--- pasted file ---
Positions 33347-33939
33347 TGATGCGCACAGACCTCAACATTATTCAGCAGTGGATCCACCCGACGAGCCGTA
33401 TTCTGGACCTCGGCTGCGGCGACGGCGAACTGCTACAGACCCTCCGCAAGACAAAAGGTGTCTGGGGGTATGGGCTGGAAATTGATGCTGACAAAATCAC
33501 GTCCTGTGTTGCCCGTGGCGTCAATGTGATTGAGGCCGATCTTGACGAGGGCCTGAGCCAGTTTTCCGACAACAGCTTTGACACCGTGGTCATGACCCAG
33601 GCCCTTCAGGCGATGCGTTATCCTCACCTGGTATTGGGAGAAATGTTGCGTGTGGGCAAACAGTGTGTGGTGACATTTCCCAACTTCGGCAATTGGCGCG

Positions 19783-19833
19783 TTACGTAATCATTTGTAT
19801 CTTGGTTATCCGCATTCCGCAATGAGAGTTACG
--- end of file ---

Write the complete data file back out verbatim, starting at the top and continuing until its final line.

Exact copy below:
Positions 33347-33939
33347 TGATGCGCACAGACCTCAACATTATTCAGCAGTGGATCCACCCGACGAGCCGTA
33401 TTCTGGACCTCGGCTGCGGCGACGGCGAACTGCTACAGACCCTCCGCAAGACAAAAGGTGTCTGGGGGTATGGGCTGGAAATTGATGCTGACAAAATCAC
33501 GTCCTGTGTTGCCCGTGGCGTCAATGTGATTGAGGCCGATCTTGACGAGGGCCTGAGCCAGTTTTCCGACAACAGCTTTGACACCGTGGTCATGACCCAG
33601 GCCCTTCAGGCGATGCGTTATCCTCACCTGGTATTGGGAGAAATGTTGCGTGTGGGCAAACAGTGTGTGGTGACATTTCCCAACTTCGGCAATTGGCGCG

Positions 19783-19833
19783 TTACGTAATCATTTGTAT
19801 CTTGGTTATCCGCATTCCGCAATGAGAGTTACG